As mentioned at the start of the article, these specific heats change depending upon temperature – which then impacts the relation of the amount of heat energy required to increase the temperature of the gasses by one degree Celsius.
Let’s explore how differing present temperatures influence the specific heats of these gases.
For reference, we will measure the specific heat across a range of extreme temperatures that have occurred on Earth. On the lowest end, the chart reads from -99.4 °F and on the highest end, the chart reads 126 °F.
*Note, the lowest recorded temperature on Earth was -128.6 °F, measured in Antarctica in 1983. The highest recorded and confirmed temperature on Earth to date is at 129°F, which was measured in Kuwait in 2016.
While the first chart may look as if it hardly changes, the second chart shows the true variation.
This second chart measures the percent change in specific heat between temperatures compared to the specific heat of each gas while at -99.4 °F.
As you can see, the differences based on percentage change over temperature range is much easier to distinguish – and indicates the large variance in stability/consistency in specific heat for these gases across the temperature spectrum.
- The specific heat of nitrogen is incredibly stable across the temperature spectrum present on Earth, changing only ~0.096% when observed from -99.4 °F and 126 °F
- The specific heat of oxygen is very stable across the temperature spectrum present on Earth, changing only ~1.4% when observed from -99.4 °F and 126 °F
- The specific heat of both methane and carbon dioxide alter drastically across the temperature spectrum present on Earth, changing ~9.8% and ~18.5% respectively when observed from -99.4 °F and 126 °F
(These are the data points used to create these graphs)
|– 55.4 °F||1.039||0.911||2.121||0.763|
|– 9.4 °F||1.039||0.913||2.156||0.791|
*Source: compiled from various resources via Engineeringtoolbox.com
- Earth is under a constant heat source (the sun).
- Carbon dioxide requires substantially less positive thermal energy to increase in temperature.
- Methane requires significantly more negative thermal energy to decrease in temperature once heated.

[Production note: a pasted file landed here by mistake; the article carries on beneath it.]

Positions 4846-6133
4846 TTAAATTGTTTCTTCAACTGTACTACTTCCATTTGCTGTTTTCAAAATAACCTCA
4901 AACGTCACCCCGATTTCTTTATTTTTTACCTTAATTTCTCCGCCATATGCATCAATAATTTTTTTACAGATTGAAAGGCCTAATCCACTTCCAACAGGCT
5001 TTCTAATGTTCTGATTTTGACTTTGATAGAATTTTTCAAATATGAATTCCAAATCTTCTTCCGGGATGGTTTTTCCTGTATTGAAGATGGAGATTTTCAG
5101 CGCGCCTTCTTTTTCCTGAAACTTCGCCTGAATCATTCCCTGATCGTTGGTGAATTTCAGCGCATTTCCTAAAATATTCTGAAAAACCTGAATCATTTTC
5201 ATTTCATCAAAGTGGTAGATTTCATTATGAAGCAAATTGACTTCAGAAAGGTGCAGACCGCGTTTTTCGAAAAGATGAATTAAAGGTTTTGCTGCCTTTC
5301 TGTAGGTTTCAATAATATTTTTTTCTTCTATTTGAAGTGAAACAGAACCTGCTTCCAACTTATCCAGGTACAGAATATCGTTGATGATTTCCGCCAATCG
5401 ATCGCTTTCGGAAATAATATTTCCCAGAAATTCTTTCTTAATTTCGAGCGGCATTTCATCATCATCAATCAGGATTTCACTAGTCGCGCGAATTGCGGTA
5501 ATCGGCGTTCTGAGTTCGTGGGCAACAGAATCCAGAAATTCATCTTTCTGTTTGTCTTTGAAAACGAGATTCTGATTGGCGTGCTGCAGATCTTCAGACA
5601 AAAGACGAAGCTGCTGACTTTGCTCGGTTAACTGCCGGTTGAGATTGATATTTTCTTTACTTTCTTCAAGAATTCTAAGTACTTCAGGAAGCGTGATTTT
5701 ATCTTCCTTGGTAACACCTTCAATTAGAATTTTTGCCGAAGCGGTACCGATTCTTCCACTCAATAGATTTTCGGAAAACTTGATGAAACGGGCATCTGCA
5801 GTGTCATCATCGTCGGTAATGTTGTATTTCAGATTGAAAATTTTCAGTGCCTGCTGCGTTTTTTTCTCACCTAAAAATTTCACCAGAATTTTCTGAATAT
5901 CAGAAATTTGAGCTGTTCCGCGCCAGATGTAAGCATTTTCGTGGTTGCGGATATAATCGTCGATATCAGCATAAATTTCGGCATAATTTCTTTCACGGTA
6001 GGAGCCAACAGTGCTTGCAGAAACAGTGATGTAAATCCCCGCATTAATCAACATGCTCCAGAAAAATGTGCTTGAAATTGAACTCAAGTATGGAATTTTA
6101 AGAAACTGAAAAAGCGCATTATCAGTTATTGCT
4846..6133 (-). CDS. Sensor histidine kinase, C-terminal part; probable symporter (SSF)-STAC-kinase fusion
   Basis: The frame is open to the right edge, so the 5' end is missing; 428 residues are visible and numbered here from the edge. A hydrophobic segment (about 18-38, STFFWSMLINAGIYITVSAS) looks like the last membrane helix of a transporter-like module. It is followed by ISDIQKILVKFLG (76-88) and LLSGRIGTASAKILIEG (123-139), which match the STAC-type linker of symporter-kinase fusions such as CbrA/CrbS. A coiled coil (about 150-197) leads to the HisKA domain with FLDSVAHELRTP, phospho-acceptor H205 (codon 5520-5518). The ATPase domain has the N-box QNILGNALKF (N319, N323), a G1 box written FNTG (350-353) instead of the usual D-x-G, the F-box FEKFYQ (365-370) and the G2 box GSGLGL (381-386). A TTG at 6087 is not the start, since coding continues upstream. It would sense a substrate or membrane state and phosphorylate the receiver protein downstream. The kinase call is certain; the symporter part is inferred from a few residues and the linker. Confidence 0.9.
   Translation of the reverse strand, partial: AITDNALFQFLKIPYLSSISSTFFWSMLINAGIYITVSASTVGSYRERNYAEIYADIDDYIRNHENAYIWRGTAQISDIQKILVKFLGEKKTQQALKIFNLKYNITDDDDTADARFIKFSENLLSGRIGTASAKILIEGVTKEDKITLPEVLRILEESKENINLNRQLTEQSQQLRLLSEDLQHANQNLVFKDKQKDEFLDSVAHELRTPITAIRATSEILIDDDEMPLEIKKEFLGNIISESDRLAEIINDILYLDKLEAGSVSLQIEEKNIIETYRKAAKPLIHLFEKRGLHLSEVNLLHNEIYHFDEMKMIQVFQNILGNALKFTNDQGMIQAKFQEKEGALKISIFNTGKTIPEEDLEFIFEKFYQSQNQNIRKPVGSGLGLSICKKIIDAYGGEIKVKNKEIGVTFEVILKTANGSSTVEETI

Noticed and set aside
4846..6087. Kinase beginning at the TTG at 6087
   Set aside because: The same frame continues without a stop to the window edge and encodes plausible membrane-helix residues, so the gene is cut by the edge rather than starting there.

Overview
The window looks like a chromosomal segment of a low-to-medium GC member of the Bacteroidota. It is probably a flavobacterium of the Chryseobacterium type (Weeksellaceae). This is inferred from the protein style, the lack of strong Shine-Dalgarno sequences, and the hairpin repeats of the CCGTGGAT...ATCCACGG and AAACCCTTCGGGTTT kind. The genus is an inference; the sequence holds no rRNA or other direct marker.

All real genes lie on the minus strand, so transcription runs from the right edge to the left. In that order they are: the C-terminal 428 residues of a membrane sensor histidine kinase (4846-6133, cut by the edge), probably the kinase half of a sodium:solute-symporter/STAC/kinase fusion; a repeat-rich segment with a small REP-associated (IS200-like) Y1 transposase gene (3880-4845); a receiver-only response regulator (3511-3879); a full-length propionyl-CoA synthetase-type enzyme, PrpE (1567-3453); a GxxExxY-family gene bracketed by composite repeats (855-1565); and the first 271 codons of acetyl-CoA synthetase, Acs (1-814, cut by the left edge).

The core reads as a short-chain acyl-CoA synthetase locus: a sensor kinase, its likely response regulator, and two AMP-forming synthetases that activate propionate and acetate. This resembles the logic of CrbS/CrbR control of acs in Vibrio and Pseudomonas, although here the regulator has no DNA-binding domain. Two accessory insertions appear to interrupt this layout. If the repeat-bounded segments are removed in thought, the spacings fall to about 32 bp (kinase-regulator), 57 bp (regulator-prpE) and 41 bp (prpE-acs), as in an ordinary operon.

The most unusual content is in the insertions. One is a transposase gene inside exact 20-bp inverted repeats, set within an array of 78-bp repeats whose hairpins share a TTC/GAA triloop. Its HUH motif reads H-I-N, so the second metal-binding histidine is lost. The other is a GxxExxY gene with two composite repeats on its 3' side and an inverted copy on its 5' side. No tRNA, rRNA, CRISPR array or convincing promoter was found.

- Even at the hottest end of Earth’s current temperature range, carbon dioxide still requires 5.6% less thermal energy than oxygen to increase one degree Celsius and 16.25% less thermal energy than nitrogen to increase one degree Celsius.
- The hotter methane gas becomes, the more negative thermal energy it takes to decrease its temperature.
- The increased release of carbon dioxide and methane into the atmosphere at massive volume/scales from fossil fuels and animal agriculture disrupts the atmospheric specific heat stability that has enabled a climate range for humans to evolve to be the dominant cognitive species.
In short, climate change exists and manmade activity influences it. Understanding the specific heat differences in these gases is the foundation for understanding how mankind impacts climate change. We must also understand the scale at which these gases are released via human-driven activities – this will be the subject of future articles.
While the above simplifies the thermodynamics into digestible pieces, it is still clear that the continued increased release of these gasses has an impact on our atmosphere. Any denial of the basic, verified, and repeatable scientific observations and truths mentioned above is an indication of a refusal to accept a fact as fact.
Thanks for reading!
Was this helpful and does it make sense? Do you have a greater understanding of the subject than before? Are there any gaps in the explanation that would be beneficial to clarify? Are you still vehemently in opposition to scientific fundamentals and the ability to explain how people are causing climate change?
Please let me know what you think in the comments.
If you’ve found the insights shared here valuable and learned something new, please consider sharing with your friends and colleagues. The only way to progress is to have shared knowledge to adequately combat our negative influences in the world and to pave the way to a positive generational legacy.
Matthew A. Gallagher is an author, LSU Alumnus, and full-time digital business advisor.
His first book, ‘The Influence of Man’, introduces frameworks for analyzing man-made climate change factors based upon their gaseous output and associated thermal properties. He is a 2018 Forbes 30 Under 30 Nominee in the science category for his work in climate change science and basic mathematical analysis — both of which are presented in ‘The Influence of Man’.
- Definition of Specific Heat: http://www.dictionary.com/browse/specific-heat
- Earth’s Atmospheric Composition: https://www.space.com/17683-earth-atmosphere.html
- Specific heat chart of oxygen https://www.engineeringtoolbox.com/oxygen-d_978.html
- Specific heat chart of nitrogen https://www.engineeringtoolbox.com/nitrogen-d_977.html
- Specific heat chart of carbon dioxide https://www.engineeringtoolbox.com/carbon-dioxide-d_974.html
- Specific heat chart of methane https://www.engineeringtoolbox.com/methane-d_980.html